Vadodara builder held in city, sent in police custody
- L-G Jung functioning as if there is President's Rule in Delhi: Sisodia
- Suicide car bomb kills at least 6, injures 9 in Kabul
- VIDEO: Teased by bodyguard, Agra woman smashes SP leader's Mercedes
- Amid Delhi Chief Secy row, at least dozen govt officers ready to leave city
- Modi govt calls for 'fitting' commemoration of Rajiv Gandhi death anniversary
After being arrested by police in a dramatic fashion from Ahmedabad the previous night, Sanjiv alias Sanju Bharambe, who is accused of forgery, criminal trespass and under the Prevention of Corruption Act, was remanded to eight-day police custody by a local court here on Saturday.
After former Padra mamlatdar, the builder is the second person to be arrested arrest in the case.
On a tip-off, Bharambe was picked up by Detection of Crime Branch (DCB) of Ahmedabad from near a shopping mall in Vastrapur area late Friday evening. Later, a team of Vadodara rural police led by police inspector Dharmendrasinh Chauhan went to Ahmedabad and brought the builder to Padra around midnight.
"Bharambe, his wife, daughter and a relative had gone for shopping in the mall. When he came out of the mall telling his family he was going to meet a lawyer, he was detained by Crime Branch and later arrested," Usha Raada, DySP (Vadodara Rural), said.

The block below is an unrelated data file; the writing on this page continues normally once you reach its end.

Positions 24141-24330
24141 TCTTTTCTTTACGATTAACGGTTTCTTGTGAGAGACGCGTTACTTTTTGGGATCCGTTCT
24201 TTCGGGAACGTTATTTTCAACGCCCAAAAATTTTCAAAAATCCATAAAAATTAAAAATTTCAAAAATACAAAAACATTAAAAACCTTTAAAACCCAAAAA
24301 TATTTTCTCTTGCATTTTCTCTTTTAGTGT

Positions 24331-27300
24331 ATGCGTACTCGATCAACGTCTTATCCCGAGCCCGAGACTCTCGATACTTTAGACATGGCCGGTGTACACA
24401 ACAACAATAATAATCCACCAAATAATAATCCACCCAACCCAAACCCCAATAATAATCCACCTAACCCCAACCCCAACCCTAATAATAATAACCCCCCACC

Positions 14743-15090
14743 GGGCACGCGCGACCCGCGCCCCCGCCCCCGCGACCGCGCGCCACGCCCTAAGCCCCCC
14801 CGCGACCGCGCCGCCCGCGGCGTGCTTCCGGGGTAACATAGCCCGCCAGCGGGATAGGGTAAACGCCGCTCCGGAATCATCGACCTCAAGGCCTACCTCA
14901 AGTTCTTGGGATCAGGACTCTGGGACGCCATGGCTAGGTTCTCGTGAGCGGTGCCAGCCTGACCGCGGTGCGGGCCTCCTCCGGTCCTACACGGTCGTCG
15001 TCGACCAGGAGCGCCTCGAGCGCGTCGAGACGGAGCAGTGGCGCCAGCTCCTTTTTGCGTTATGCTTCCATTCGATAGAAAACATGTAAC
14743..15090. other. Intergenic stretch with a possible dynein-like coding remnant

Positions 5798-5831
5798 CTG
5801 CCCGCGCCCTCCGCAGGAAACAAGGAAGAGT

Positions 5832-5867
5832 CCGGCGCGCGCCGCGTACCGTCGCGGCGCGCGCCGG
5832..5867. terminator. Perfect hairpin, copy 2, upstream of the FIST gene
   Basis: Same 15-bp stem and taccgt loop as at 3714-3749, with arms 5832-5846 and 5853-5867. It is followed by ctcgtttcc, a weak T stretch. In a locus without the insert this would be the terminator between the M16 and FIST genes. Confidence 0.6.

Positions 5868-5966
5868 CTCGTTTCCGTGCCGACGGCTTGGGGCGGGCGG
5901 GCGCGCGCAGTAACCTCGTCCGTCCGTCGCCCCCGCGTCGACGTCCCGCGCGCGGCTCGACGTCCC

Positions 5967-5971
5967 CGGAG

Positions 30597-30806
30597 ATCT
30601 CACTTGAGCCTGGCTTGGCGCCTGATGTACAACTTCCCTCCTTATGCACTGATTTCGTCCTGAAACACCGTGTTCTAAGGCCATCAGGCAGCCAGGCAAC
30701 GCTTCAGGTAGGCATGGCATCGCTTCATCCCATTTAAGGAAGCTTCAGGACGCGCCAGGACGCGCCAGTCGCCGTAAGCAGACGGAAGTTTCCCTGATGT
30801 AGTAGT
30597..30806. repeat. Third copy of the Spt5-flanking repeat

Around 3 pm, he was produced before Principal District and Sessions Judge K K Bhatt at the latter's official residence as courts were closed on Saturday. After around an hour-long hearing, the judge granted the police Bharambe's custody till February 16.
"We had sought his custody for 14 days. However, the court has granted his remand for eight days," Raada, who is investigation officer (IO) of the case, said.
Anshu Srivastav, a revenue officer who was posted as mamlatdar of Padra from 2007 to 2009, is already in police custody till Tuesday. She was arrested late Thursday for criminal conspiracy, taking bribe and criminal misbehaviour. Police claim Bharambe and Srivastav connived to execute land transactions by forging documents. The mamlatdar is accused of granting unauthorised permissions for non-agricultural (NA) use of for farmland and also forging revenue records causing revenue losses to the state exchequer.